design, resulting in desirable data maintenance prop
erties (which avoid certain data anomalies).



4.

Show students how a conceptual data model can obscure some details about data requirements
that must be better understood in order to perform physical database design.



5.

Show students, using an example f
rom Hoosier Burger, how to translate a conceptual data model
into a logical data model and how to incorporate the data requirements of specific system outputs
into the process of forming a logical data model.



6.

Improve the ability of students who will t
ake systems analyst jobs to communicate with technical
specialists on systems development teams.



7.

Emphasize the distinction between logical and physical system design by coverage of such
topics as denormalization; such topics clarify the different obje
ctives of logical and physical
design (which is basically semantic richness of describing information requirements versus
efficient and secure data processing).



8.

Discuss database design for Internet
-
based electronic commerce applications.



Classroom I
deas



1.

This chapter, like Chapter 10, covers a topic addressed in most database management courses.
Depending on your curriculum, this chapter may review previously covered material or
introduce material covered (in more depth) in a subsequent course
. However, logical database
design is not strictly a database topic, but is essential for thorough systems analysis, thus it is an
activity that should not be assigned to only specialists (database analysts). Although you are
strongly encouraged to cover

this chapter in your systems analysis and design course, you should
coordinate how you address this topic with those who teach database courses. Chapter 12 is
carefully written for the systems analysis and design student. This chapter is an excellent
re
fresher for students who have studied the relational data model and normalization and provides
a solid introduction to these topics for those students who will address this topic later in a
database management course.

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151



2.

Emphasize to your students that
logical data modeling is still technology independent. A logical
data model is not necessarily mapped on a one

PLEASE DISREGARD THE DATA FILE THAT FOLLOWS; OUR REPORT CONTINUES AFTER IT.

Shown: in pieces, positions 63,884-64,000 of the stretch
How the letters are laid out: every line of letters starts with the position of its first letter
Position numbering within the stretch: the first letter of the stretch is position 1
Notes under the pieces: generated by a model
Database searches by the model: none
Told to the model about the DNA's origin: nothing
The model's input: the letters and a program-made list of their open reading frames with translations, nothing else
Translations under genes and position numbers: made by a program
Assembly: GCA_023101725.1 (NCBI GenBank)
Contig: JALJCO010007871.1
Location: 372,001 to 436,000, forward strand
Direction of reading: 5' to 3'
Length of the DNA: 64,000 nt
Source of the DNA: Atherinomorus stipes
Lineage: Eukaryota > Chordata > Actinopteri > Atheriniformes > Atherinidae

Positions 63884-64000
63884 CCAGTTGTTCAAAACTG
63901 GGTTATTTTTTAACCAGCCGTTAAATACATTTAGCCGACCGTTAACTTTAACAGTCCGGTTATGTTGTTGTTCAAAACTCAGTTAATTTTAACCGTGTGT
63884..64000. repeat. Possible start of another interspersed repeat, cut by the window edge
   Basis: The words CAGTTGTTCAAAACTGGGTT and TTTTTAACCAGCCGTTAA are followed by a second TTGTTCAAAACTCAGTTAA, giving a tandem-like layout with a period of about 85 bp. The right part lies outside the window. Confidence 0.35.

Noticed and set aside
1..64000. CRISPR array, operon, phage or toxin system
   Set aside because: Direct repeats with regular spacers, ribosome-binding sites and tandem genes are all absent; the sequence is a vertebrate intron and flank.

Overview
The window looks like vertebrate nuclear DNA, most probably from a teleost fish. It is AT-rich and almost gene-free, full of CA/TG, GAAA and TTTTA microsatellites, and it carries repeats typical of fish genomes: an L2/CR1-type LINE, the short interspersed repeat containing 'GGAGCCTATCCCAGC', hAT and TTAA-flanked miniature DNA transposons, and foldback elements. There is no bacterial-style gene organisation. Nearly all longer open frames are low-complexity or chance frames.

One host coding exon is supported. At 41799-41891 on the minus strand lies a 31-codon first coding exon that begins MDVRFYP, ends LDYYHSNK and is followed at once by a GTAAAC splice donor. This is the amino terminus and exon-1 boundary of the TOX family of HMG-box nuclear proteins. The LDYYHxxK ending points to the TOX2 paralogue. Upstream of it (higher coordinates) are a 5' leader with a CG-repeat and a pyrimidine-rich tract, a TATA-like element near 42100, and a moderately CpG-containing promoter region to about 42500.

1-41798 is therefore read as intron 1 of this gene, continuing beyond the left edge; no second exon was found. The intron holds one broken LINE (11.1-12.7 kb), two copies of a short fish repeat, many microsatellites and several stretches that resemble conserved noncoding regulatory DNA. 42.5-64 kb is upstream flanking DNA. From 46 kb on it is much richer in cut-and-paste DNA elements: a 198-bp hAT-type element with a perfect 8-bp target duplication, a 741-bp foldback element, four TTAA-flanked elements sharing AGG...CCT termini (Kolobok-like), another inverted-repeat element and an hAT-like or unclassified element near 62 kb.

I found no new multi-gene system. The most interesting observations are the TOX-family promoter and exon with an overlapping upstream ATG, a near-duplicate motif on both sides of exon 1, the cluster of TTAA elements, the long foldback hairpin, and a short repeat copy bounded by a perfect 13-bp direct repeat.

-
to
-
one basis into a physical database design. The
purpose of logical database modeling is to prepare the description of stored data requirement
s
into a format that makes it easier for physical database design decisions to be made. Students
may want to go directly from conceptual data modeling to physical database design, so spend
some time discussing the purpose of logical database modeling.



3.

Review the key steps of logical database modeling. It is important that novice data modelers
understand that all four steps are necessary to produce a thorough logical data model as input to
physical database design.



4.

Understanding the relationa
l data model is critical for doing logical database modeling. The
relational model is fairly simple, and since most students have experience with a PC database
management system, this model is intuitive for them. Emphasize the five properties of relation
s
and the concept of anomalies.



5.

You can introduce normalization to your students from two perspectives. One approach is to
introduce first, second, and third normal forms and teach your students to transform
unnormalized data into third normal for
m by stepping through each normal form in sequence.
Another approach is to emphasize functional dependencies and determinants (see Problem and
Exercise 6). Use whichever approach is most comfortable for you; this chapter supports either
approach.



6.

C
onsider spending a significant portion of your class periods (allocated to Chapter 12) working
problems that show how to translate between E
-
R and relational data models. Table 12
-
1 is a
compact summary of how to map E
-
R constructs into relational constru
cts. Your students
should become competent with translating in either direction. Problems and Exercises 2, 3, 4,
and 6 are suitable for in
-
class exercises, but you should create other examples. Work a few
examples for your students, and then have your s
tudents work (either individually or in small
teams) on several problems in class and then present their answers. Practice is the best teacher
of both normalization and translating between relational and E
-
R models.



7.

Emphasize to your students that m
ost E
-
R models developed during analysis are incomplete
since system inputs and outputs are not designed in detail until logical design. Use this
explanation to motivate the need for view integration. Be sure to discuss the potential pitfalls